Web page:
the country with a brilliant reputation for witchcraft, and thus she broke in upon the narrative : " I vow, young man, ye tell us the truth upset and down-thrust. I heard my douce grandmother say that on the night when Elphin Irving disappeared disappeared I shall call it, for the bairn can but be gone for a season, to return to us in his own appointed time she was seated at the fireside at Johnstone Bank ; the laird had laid aside his bonnet to take the book, when a shriek mair loud, believe me, than a mere woman's shriek and they can shriek loud enough, else they're sair wranged came over the water of Corrie, so sharp and shrilling, that the pewter plates dinneled on the wall : such a shriek, my douce grandmother said, as rang in her ear till the hour of her death, and she lived till she was aughty-and- aught, forty full ripe years after the event. But there is another matter, which, doubtless, I cannot compel ye to believe : it was the common rumour that Elphin Irving came not into the world like the other sinful creatures of the earth, but was one of the Kane-bairns of the fairies, whilk they had to pay to the enemy of man's salvation every seventh year. The poor lady-fairy a mother's aye a mother, be she elve's flesh or Eve's flesh hid her elf son beside the christened flesh in Marion Irving's cradle, and the auld enemy lost his prey for a time. Now, hasten on with your story, which is not a bodle the waur for me. The maiden saw the shape of her brother fell into a faint, or a trance, and the neigh- bours came flocking in gang on with your tale, young man, aud dinna be affronted because an auld woman helped ye wi't."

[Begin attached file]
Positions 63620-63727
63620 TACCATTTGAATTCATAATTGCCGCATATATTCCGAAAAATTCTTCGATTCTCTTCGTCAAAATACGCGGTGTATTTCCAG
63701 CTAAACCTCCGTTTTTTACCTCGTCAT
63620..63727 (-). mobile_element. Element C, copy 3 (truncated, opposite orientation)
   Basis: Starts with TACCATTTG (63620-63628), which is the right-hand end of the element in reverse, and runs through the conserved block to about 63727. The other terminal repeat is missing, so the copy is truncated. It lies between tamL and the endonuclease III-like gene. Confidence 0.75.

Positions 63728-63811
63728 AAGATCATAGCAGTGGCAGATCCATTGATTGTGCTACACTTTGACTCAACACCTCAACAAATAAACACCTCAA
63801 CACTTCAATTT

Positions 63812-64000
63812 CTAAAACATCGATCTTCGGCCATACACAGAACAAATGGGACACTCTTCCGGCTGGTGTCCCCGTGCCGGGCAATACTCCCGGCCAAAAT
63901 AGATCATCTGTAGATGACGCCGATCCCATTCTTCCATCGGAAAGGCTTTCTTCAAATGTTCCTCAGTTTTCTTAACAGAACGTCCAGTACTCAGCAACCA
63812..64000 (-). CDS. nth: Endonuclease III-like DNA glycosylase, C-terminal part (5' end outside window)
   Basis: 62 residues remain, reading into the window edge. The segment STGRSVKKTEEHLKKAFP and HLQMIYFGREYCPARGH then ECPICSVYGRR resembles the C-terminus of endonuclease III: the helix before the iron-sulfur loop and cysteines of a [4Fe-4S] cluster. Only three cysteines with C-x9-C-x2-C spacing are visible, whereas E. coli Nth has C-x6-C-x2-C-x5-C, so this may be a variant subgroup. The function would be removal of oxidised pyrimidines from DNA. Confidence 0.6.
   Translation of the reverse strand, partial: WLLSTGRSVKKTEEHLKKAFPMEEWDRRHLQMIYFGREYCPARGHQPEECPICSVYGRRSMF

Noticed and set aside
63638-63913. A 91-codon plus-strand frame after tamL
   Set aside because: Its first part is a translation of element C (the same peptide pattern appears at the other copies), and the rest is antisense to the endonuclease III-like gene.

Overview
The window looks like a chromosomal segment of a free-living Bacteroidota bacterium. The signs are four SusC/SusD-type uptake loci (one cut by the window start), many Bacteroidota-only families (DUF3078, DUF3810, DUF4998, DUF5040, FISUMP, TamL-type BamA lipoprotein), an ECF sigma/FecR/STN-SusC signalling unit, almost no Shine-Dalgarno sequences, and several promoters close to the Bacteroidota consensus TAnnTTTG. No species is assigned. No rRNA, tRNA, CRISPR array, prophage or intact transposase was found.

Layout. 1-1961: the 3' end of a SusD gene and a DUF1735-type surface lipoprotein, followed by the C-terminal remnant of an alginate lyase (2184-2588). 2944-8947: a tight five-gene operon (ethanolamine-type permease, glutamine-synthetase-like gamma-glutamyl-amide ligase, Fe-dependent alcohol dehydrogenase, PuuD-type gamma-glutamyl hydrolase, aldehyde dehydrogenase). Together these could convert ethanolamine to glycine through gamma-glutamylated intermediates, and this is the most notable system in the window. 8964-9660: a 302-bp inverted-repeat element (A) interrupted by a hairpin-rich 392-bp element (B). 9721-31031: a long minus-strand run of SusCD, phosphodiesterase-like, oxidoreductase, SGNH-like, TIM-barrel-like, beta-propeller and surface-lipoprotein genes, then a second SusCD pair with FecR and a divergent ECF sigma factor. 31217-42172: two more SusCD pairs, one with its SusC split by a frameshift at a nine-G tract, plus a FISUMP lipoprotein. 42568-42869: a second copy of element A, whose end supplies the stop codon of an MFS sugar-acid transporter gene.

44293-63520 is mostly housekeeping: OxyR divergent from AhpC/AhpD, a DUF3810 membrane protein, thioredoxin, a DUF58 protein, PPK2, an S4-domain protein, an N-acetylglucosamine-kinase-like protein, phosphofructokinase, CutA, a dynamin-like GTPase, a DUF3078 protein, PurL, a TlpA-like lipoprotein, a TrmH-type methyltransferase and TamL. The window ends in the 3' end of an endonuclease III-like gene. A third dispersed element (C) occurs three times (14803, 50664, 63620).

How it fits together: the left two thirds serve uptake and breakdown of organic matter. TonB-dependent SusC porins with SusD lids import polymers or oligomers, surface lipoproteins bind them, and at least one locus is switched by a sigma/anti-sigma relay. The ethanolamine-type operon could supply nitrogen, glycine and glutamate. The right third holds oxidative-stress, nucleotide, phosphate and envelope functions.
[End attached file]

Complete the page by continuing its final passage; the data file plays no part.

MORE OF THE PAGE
" It is hardly known," I resumed, how long Phemie Irving continued in a state of insensibility. The morning was far advanced, when a neighbouring maiden found her seated in an old chair, as white as monumental marble ; her hair, about which she had always been solicitous, loosened from its curls, and hanging disordered over her neck and bosom, her hands and forehead. The maiden touched the one, and kissed the other ; they were as cold as snow ; and her eyes, wide open, were fixed on her brother's empty chair, with the intensity of gaze of one who had witnessed the appearance of a spirit. She seemed insensible of any one's presence, and sat fixed and still and motionless. The maiden, alarmed at her looks, thus addressed her : ' Phemie, lass, Phemie Irving ! Dear me, but this be awful ! I have come